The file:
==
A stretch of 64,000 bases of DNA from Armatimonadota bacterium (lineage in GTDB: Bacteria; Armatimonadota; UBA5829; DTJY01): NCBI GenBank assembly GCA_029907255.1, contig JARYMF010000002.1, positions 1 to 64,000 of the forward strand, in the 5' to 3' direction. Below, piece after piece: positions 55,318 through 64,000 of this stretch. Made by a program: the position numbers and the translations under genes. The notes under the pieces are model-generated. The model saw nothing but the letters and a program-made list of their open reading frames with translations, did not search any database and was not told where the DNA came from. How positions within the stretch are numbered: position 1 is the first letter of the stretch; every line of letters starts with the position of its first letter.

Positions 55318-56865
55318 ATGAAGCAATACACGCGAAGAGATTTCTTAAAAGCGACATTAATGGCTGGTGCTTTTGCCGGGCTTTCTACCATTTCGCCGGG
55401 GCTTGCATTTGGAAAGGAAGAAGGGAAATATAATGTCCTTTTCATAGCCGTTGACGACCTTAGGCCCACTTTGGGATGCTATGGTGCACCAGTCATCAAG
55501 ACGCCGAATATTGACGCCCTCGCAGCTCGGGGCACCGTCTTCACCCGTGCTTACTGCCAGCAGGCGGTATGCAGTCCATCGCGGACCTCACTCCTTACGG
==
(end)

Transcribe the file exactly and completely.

A stretch of 64,000 bases of DNA from Armatimonadota bacterium (lineage in GTDB: Bacteria; Armatimonadota; UBA5829; DTJY01): NCBI GenBank assembly GCA_029907255.1, contig JARYMF010000002.1, positions 1 to 64,000 of the forward strand, in the 5' to 3' direction. Below, piece after piece: positions 55,318 through 64,000 of this stretch. Made by a program: the position numbers and the translations under genes. The notes under the pieces are model-generated. The model saw nothing but the letters and a program-made list of their open reading frames with translations, did not search any database and was not told where the DNA came from. How positions within the stretch are numbered: position 1 is the first letter of the stretch; every line of letters starts with the position of its first letter.

Positions 55318-56865
55318 ATGAAGCAATACACGCGAAGAGATTTCTTAAAAGCGACATTAATGGCTGGTGCTTTTGCCGGGCTTTCTACCATTTCGCCGGG
55401 GCTTGCATTTGGAAAGGAAGAAGGGAAATATAATGTCCTTTTCATAGCCGTTGACGACCTTAGGCCCACTTTGGGATGCTATGGTGCACCAGTCATCAAG
55501 ACGCCGAATATTGACGCCCTCGCAGCTCGGGGCACCGTCTTCACCCGTGCTTACTGCCAGCAGGCGGTATGCAGTCCATCGCGGACCTCACTCCTTACGG